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Kitchen Modeller

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Kitchen Modeller last won the day on June 16

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  1. Very nicely done - a very realistic finish from top to bottom. Can I ask how to achieved the chipping effects? Hair spray or sponge or brush.? Or all of these? They look great
  2. Thanks - the colour is mr color interior green C27 with a little zinc chromite mixed in. Thanks Tony. I did dig into this some what - An American friend who’s Dad flew Sabres in Korea said that 3 colours were used during the war - black, green and grey - so I went with grey as it was apparently more common mid war. But I wouldn’t bet my life on it or anything. It seems to be a ‘what color were spitfire wheel wells’ kind of situation- everyone has their own opinion
  3. Thanks zigomar - My mistake - thought they were used for fuel thanks Bruce - probably- the plastic there is not thin but I think it just doesn’t mate v well - if I was doing it again I’d use CA glue and fill it with CA too Thanks sir - corrected Thanks for the kind comments all
  4. Hey all - here’s my completed Zero from the recent new tool from Eduard. I’ve wanted to do a zero for ages so jumped into this as soon as the kit arrived. It’s a very nice kit, typical from Eduard. The fit is excellent in most places though there are some minor issues. Nothing that can’t be easily dealt with. I had ghost seams constantly reappearing on the alt section of the fuselage so I had to do spot repair them a number of times. I know others have had the same problem so I think this is an issue with the kit. The landing gear was also tricky with no way to get a positive fit so a bit of manual alignment is required. Other than that, it’s pretty solid. The details are great especially with the rivets and cockpit. I added eduard resin wheels and fabric seatbelts from hgw. This aircraft flew from dirt airfields in New Britain near the Solomons so I wanted to portray a dirty worn airframe. The dirt is quite empathized in the photos as I tend to over expose my pictures- it’s not as pronounced in reality. But it’s not a Pearl Harbor airplane which were very clean. Painted with mr color paints with oils and enamels for the weathering - main markings were masked and used hgw wet transfers for the stencils.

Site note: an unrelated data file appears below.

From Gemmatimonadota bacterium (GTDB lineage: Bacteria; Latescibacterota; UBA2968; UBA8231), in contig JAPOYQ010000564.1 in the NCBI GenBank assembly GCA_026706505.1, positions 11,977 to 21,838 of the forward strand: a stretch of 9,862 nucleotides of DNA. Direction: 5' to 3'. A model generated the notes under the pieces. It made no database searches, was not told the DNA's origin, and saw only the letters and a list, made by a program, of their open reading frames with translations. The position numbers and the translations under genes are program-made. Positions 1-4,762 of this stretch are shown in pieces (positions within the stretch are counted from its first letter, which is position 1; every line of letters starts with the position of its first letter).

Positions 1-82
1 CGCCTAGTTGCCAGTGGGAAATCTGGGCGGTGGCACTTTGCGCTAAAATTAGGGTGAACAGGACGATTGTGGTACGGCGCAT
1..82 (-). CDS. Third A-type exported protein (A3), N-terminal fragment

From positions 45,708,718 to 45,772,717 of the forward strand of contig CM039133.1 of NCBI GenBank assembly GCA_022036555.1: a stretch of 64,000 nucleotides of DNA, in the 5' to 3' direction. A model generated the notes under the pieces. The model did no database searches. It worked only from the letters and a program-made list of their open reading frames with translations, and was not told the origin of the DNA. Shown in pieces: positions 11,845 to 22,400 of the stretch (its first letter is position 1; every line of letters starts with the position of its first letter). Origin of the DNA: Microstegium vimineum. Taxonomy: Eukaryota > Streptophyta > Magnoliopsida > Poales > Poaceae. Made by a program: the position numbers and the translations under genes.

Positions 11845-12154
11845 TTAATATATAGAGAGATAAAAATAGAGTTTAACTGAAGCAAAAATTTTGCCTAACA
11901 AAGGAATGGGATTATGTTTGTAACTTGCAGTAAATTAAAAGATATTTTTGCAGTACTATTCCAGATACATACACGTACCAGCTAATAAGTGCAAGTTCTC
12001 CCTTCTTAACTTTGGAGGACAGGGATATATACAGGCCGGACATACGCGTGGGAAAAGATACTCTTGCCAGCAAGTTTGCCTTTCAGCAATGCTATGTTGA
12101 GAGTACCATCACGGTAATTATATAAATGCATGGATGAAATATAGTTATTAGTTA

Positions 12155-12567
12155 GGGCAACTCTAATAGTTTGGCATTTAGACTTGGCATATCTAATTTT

5. Here’s my completed F-86 from the Hasegawa kit. The paint scheme on this turned into a bit of a mission - turns out Alclad chrome is v delicate and would chip easily so I spent a huge amount of time doing spot repairs and touch ups throughout the build. Masking and painting yellow on top of that made things even more difficult- I got there in the end but wouldn’t consider it one of my best builds. There are a few issues with the model including decal film showing and minor seams. That said it’s still nice to have a shiny Sabre in the collection. The kit is okay for its age and probably the best option for a Sabre in this scale. I used aftermarket decals some eduard photoetch in the cockpit and a resin seat replacement.
  6. Recently finished up what is my 2nd armour build. I’ve been modeling aircraft for a while now but recently got into armor and I’m having a blast. I’m still trying to get the hang of the various weathering techniques, especially dust and mud but I made an improvement on my last attempt. The kit is pretty good especially for the cost. I added metal tracks and some stowage. I also added the 2 resin figures.